Man of the People of the Book
Christianity in the English-speaking world changed forever 400 years ago. With the release of the authorized version of the King James Bible in English, Scripture became radically more approachable.
As Christians recently began celebrating the anniversary of this text, in Jerusalem a quirky, secular-born Orthodox rabbi completed a translation project of similar magnitude for Jews — rendering a crucial body of writing into an accessible text in the local vernacular.
Some 45 years after he started out, Adin Steinsaltz has completed the first ever translation of the Talmud into Modern Hebrew.
“The main point was that we have something which is enormously important for us Jews, enormously important because it’s the main factor of our existence as a people, but it was practically closed for most of the people,” he said during an interview in his Jerusalem office shortly after his forty-fifth, and final, volume went to press.
The Talmud, the central text of rabbinic Judaism, is comprised of the Ancient Hebrew Mishna interspersed throughout the Aramaic Gemara. For a speaker of Modern Hebrew, trying to read this is the equivalent of an English-speaker reading Shakespearean English followed by long chunks of French. French and English, like Hebrew and Aramaic, share an alphabet and some words, but knowing one doesn’t ensure you’ll understand the other.
Translating all 2,711 pages sounds like a grand achievement, but the word “translation” actually underplays what Steinsaltz has managed.
When he started out in 1965, the only widely available Talmud was the traditional Vilna edition, with the unvoweled and unpunctuated text of the Talmud running down the middle and commentaries in Rashi script around it. Even reading the words, second nature to seasoned scholars, was near impossible for others.
Adding vowels and punctuating the text, Steinsaltz, now 73, made sure that anyone who knows Hebrew can read it. He then added, in a column on the outside margin of each page, his translation in straightforward everyday Hebrew. But when it comes to Talmud, reading the words and understanding them isn’t enough, so he added a commentary that draws on modern science and sometimes even includes a diagram to explain the often-obscure ancient wisdom.
Teams of scholars at the Israel Institute for Talmudic Publications and Milta Books — organizations he founded to disseminate his books — started translating Steinsaltz’s volumes from Hebrew into English long before the U.S.-based ArtScroll began its English Talmud, and the volumes have since been translated into Russian, French and Spanish.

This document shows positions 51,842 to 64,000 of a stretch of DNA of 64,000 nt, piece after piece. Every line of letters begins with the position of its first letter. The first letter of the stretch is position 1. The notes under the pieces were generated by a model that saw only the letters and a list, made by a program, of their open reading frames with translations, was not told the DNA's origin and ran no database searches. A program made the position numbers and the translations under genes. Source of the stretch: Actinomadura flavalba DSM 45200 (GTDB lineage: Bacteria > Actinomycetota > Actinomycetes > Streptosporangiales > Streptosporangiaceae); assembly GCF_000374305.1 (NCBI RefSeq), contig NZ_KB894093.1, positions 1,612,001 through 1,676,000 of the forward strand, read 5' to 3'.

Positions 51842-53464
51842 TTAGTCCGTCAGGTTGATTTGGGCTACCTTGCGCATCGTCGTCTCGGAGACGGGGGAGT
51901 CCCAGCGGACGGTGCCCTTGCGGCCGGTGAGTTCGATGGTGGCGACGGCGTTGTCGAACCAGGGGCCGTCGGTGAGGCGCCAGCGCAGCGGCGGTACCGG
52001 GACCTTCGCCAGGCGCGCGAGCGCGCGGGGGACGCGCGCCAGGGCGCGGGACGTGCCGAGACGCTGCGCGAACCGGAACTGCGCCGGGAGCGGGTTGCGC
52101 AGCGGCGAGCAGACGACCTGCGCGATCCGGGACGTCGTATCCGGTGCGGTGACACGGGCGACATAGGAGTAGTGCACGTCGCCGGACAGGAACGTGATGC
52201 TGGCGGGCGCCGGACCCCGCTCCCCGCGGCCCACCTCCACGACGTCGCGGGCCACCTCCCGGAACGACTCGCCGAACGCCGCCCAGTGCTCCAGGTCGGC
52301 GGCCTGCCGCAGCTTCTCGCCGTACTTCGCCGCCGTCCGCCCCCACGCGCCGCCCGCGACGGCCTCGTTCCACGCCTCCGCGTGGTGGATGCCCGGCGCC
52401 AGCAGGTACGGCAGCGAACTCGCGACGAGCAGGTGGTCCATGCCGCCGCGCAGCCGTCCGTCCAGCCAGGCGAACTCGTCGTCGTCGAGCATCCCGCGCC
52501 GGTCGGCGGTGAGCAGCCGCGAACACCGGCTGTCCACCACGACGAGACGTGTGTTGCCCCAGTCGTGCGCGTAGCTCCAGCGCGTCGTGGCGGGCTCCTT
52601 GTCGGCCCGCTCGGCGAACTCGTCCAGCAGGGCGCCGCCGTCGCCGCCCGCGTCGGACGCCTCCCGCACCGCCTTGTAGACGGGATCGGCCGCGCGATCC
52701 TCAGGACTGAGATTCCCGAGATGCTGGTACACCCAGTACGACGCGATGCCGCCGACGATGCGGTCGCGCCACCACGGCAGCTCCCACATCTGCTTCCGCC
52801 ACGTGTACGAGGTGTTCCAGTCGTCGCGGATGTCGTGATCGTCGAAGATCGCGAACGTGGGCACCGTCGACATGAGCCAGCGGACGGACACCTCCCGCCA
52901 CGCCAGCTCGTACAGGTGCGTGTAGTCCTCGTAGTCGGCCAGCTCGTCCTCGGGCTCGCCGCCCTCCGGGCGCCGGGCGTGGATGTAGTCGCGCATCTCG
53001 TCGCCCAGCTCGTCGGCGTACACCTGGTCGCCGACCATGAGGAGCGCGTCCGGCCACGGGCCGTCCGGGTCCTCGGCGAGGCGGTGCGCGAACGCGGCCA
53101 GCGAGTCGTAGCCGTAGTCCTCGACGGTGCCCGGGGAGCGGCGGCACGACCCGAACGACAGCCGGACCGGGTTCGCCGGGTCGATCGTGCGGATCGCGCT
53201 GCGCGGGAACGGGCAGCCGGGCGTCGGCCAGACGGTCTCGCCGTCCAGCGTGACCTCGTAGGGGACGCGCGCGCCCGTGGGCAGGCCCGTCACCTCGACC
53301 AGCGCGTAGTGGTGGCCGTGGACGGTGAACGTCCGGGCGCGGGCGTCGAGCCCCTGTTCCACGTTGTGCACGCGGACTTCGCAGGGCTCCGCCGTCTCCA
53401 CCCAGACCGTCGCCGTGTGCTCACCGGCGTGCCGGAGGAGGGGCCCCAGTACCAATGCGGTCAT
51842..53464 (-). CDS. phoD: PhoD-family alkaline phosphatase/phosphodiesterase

For anybody who has studied from Steinsaltz’s volumes, meeting him can be quite a shock. The Steinsaltz on the page is brief, succinct, and sometimes even terse. The Steinsaltz who sits at his desk, puffing on his pipe while letting his tea go cold, responds to questions with long, winding answers, shooting off on tangents along the way. There is even a diversion before we start: His warm and non-egocentric nature means that he insists on interviewing this interviewer before talking about himself.
This contrast, he admits, is no coincidence. “This work was in many ways to keep myself in rein,” he said, explaining that it disciplined his writing style and his intellectual direction.
Steinsaltz has a broad range of interests — he has even written detective novels — and felt when embarking on the project that it was a good way to keep his feet on the ground. “A person like me… sometimes has the temptation of trying to write things that are astonishing, astounding [and] novel and so on,” he said. “Working on this kind of thing you are far more thinking about the readers, whoever they are, than you are thinking about what I can do to glorify myself.”
Reflecting on the past five decades, he said that one of the biggest challenges has been responding to the changing needs of those who study Talmud and coming up with a translation and commentary that satisfy the modern, curious mind. “The Talmud mentions a name or an object — what is it? This question possibly for my great-grandfather wasn’t a problem — It was a vessel or it was a tree or it was an animal, and that was enough. In our times, you won’t be pleased if you are only told it’s an animal.” Providing this kind of information took him to some pretty unlikely places for a Talmudist, including a long conversation he recalled with a top Israeli expert on fowl.